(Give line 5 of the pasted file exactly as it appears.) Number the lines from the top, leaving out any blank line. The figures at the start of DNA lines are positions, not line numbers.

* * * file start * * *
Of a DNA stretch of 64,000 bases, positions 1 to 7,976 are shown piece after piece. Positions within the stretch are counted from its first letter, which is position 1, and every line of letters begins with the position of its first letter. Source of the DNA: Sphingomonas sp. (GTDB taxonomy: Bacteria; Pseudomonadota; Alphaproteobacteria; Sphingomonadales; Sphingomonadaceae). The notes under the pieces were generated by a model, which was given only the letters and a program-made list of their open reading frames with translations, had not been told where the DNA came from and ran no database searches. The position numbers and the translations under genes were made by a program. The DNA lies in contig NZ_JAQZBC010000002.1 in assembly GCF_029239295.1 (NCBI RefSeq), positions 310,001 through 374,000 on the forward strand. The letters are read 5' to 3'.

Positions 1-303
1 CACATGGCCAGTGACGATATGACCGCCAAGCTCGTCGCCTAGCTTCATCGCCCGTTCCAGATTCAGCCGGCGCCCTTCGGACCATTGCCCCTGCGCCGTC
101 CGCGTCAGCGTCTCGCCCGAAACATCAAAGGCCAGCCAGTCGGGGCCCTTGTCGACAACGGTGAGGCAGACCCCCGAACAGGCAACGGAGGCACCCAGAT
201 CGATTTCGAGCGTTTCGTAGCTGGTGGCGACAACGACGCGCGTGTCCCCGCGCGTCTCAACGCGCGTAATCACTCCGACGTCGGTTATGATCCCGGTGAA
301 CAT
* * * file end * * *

201 CGATTTCGAGCGTTTCGTAGCTGGTGGCGACAACGACGCGCGTGTCCCCGCGCGTCTCAACGCGCGTAATCACTCCGACGTCGGTTATGATCCCGGTGAA